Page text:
Teachers Spend Last Few Months Before Retirement in Shutdown

Melinda Reed, Layout Editor-in-Chief

The coronavirus pandemic has left no person or place completely unscathed. Some people have lost a loved one to the disease, some have lost jobs due to the troubled economy, and others are simply trying to make it through quarantine. Teachers at Morris Hills have been tailoring their lessons to the new conditions, but for the retiring teachers of the school, no amount of virtual class time can make up for the loss of these last few months in the year.

The fourth quarter is typically the time in which these educators say farewell to their students, the school, and their profession. This May 11th was the original date for the teachers’ association’s celebration for retirees. The event is now pushed to August 24th, but the indefinite shutdown has cast this date in doubt. 

For French teacher Mrs. Maccaro, one of this year’s two retirees, the loss of the last few months is heartbreaking. “Everybody I talk to keeps saying to me, ‘I feel so bad for you,’ ” she explained. “Who would’ve thought that it would have ended that I couldn’t say goodbye?”

Mrs. Maccaro has worked in the Morris Hills Regional District for many years and is an integral part of the World Language Department. Though she loves teaching, she feels it is time for a change in her life and plans to travel, volunteer at her sister parish in Haiti, and “do things I don’t usually get to do, because I’m working all the time.”

Never has this been more true than in quarantine. Between students working with her on different schedules and creating assignments, Mrs. Maccaro has worked thirteen hour days. The most difficult part of this experience, however, is not being able to see her students. “I’m a people person,” she said of the issue. “I want to hear from my students.” 

Mr. Schuenzel, who has worked in the Morris Hills Regional District for over 25 years, faces a similar dilemma. “My favorite part of teaching at Hills has been the interactions in the classroom. The relationship between teacher and students is very special.”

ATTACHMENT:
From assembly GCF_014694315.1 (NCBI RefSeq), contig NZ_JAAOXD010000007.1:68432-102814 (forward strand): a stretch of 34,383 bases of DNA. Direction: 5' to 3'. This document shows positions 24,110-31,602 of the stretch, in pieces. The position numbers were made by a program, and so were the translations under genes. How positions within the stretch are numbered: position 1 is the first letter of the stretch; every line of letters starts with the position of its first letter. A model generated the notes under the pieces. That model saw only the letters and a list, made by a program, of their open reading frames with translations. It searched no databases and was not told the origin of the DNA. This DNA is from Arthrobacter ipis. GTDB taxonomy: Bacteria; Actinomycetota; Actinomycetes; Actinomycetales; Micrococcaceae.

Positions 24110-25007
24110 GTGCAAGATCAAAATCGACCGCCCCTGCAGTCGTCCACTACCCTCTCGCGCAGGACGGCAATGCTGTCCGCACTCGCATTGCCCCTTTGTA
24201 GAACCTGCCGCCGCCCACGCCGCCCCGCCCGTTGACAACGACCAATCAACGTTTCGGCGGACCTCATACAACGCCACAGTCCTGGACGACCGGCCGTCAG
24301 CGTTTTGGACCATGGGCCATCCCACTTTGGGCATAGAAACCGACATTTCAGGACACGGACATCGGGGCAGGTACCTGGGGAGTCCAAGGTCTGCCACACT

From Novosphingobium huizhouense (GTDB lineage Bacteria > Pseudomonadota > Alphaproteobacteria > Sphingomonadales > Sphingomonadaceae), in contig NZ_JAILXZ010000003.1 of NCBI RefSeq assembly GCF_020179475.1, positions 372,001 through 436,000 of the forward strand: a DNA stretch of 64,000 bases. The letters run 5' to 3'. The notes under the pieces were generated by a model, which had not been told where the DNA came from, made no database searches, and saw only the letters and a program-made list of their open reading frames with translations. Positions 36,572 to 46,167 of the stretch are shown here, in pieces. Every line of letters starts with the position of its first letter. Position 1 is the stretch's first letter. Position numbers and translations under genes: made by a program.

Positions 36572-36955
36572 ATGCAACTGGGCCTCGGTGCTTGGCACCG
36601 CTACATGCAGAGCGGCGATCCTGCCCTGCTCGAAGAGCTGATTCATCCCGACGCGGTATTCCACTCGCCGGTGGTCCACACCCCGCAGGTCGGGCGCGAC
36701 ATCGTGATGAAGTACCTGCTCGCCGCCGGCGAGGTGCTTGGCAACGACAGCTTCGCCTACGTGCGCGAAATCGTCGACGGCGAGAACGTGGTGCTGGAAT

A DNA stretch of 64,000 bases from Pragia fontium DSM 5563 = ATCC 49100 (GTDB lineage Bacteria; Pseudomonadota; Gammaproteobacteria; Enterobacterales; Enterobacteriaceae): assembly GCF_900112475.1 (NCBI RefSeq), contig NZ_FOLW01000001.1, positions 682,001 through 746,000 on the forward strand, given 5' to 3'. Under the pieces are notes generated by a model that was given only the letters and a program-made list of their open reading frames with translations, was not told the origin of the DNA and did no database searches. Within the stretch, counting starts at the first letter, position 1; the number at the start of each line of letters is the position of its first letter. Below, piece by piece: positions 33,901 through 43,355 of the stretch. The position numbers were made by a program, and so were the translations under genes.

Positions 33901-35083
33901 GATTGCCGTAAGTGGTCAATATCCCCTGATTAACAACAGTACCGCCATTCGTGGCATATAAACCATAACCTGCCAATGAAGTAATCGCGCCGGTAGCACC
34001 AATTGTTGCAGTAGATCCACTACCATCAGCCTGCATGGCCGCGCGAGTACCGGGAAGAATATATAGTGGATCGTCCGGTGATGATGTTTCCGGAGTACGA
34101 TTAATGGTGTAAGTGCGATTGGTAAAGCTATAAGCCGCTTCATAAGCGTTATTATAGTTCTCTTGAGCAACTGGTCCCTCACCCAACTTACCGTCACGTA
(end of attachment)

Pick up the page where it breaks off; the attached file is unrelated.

Along with losing this aspect of teaching, Mr. Schuenzel is unfortunately missing the 20th anniversary of the Academy for Math, Science, and Engineering. The event promised to bring teachers and Academy alumni together. Since Mr. Schuenzel came to Hills to help start the Academy 20 years ago, it would also be a tribute to his many years of teaching and positive influence. 

Luckily for Morris Hills students, Mrs. Maccaro and Mr. Schuenzel are finding other ways to say goodbye to their students. Mr. Schuenzel created a farewell video for the Academy seniors, and both teachers plan to return to school next year to see their students one last time. 

In his video to the Academy seniors, Mr. Schuenzel shared his thoughts and sadness with his students. “We live in difficult times right now. This was supposed to be the best time… a lot of the [end-of-year celebrations] are not going to happen, at least not the way we originally thought.” He encouraged his students to accept the current situation, with all its pain and struggle. “I do believe that how we say goodbye and bring closure to a certain stage of our life is important… I think we just need to spend some time being sad about it. I think it’s a good thing to do.”

With the long-term effects of school shutdown still unknown, all seniors and retiring teachers can do is mourn the loss of their last few months at Hills.